My middle school writing class has students who are not strong writers. In fact, they often refuse to write. It’s been a two week process, but I’ve finally gotten them to write a basic five-sentence paragraph. Too often they get stuck when they are expected to write because they don’t know how to begin; they think they should just be able to write. This often leads to behavior problems since not being able to do something can trigger emotional trauma. Now we have finally gotten to the point where the students brainstorm, outline, and then write.
The process that I’ve taught them is not something I came up with on my own. I have to give credit to the Stern Center for Language and Learning because that’s where I learned about this process through a course taught by Juliet King where she used the book Writing Skills by Diana Hanbury King to help us present writing in a new way to students with disabilities. I’ve adjusted the technique since using it for a few years, but I find it to be a great way to teach reluctant writers how to organize and plan writing that can be used to respond to a short-answer question.
This process is short and concrete. First students will brainstorm everything they know about a topic or question. For example, today, my students did a character study about a character from the book On My Honor. They all completed a sheet that included character traits and then specific examples from the story to support those traits. Once students complete the brainstorm they will do a simple outline. The outline contains the topic sentence, three supporting details (written in note form), and then the concluding sentence. After completing an outline, students write or type the final paragraph by using that outline. I’ve found this approach to be easy to remember and something that provides structure and organization for students who have great difficulty with that. The process of teaching them to use this format for writing meant that first I had to instruct them about how to brainstorm. Then I showed them how to categorize their brainstorm and organize it into more specific topics. Next, we learned how to write a strong topic sentence and to use the brainstorm to help write the supporting details. I also had to teach them how to put thoughts and ideas into a note form in order to get the main concepts of a sentence onto an outline without having to write out the whole sentence. Finally I taught them how to write a good concluding sentence. I had students practice this process verbally with lots of modelling from me before I had them move into writing on their own.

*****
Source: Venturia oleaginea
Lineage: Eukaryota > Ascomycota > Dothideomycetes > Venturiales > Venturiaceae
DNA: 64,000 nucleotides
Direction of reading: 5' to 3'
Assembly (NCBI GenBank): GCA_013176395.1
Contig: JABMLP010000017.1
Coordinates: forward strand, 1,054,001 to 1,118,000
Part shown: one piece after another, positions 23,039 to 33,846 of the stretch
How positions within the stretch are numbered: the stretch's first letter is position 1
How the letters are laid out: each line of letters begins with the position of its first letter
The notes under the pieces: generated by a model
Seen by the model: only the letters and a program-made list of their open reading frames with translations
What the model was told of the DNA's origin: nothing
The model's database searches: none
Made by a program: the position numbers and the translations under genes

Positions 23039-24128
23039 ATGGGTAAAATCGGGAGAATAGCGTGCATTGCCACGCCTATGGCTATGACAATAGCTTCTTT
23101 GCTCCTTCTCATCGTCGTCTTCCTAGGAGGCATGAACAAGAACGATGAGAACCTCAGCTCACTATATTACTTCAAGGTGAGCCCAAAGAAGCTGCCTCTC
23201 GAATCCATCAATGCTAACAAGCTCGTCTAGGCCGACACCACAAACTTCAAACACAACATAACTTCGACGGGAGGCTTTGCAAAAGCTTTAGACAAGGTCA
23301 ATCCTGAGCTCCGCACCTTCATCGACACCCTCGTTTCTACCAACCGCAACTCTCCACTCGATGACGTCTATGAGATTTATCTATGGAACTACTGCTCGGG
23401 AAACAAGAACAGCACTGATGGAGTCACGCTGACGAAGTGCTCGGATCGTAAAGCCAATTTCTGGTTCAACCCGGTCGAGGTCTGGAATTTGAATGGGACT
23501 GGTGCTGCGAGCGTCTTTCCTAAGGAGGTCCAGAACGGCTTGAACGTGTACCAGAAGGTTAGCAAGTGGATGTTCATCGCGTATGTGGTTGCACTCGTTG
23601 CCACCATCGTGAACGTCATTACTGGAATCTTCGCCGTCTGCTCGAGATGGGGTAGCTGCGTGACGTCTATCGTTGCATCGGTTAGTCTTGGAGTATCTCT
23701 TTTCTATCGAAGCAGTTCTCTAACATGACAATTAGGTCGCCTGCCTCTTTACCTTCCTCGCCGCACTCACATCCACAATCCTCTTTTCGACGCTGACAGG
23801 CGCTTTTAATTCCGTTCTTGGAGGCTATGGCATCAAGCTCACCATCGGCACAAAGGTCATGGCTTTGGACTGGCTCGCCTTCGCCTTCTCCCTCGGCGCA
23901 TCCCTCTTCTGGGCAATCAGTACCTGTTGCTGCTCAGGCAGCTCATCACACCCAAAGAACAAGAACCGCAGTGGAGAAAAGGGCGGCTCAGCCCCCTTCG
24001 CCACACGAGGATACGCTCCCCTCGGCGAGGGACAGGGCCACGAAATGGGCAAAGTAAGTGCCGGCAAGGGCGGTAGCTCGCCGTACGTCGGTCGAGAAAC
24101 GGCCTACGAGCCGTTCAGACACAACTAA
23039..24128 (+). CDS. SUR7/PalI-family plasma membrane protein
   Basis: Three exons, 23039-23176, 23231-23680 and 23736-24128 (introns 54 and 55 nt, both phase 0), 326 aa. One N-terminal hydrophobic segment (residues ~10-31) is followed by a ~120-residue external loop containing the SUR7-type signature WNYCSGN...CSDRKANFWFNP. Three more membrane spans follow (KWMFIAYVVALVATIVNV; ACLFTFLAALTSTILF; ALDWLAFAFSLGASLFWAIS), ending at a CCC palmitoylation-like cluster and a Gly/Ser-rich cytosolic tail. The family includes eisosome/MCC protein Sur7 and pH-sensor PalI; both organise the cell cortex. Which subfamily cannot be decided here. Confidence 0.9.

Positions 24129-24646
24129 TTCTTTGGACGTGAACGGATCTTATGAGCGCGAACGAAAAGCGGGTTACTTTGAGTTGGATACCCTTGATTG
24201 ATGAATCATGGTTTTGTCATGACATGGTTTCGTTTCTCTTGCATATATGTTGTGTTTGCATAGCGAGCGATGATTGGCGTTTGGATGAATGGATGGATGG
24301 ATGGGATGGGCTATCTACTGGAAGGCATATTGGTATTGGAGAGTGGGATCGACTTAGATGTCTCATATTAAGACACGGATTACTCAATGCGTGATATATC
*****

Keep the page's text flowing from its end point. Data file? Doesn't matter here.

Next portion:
As students get better at writing, the simple paragraphs can be expanded with more details and supporting thoughts. They also can use the concluding sentence as a way to transition to the next paragraph when writing multiple-paragraph answers. Over the years I’ve found that it is important to help students who have problems with organization put things into an ordered process because it helps them learn it and remember it better. It also provides structure and support which makes them feel successful and helps them reach their academic goals.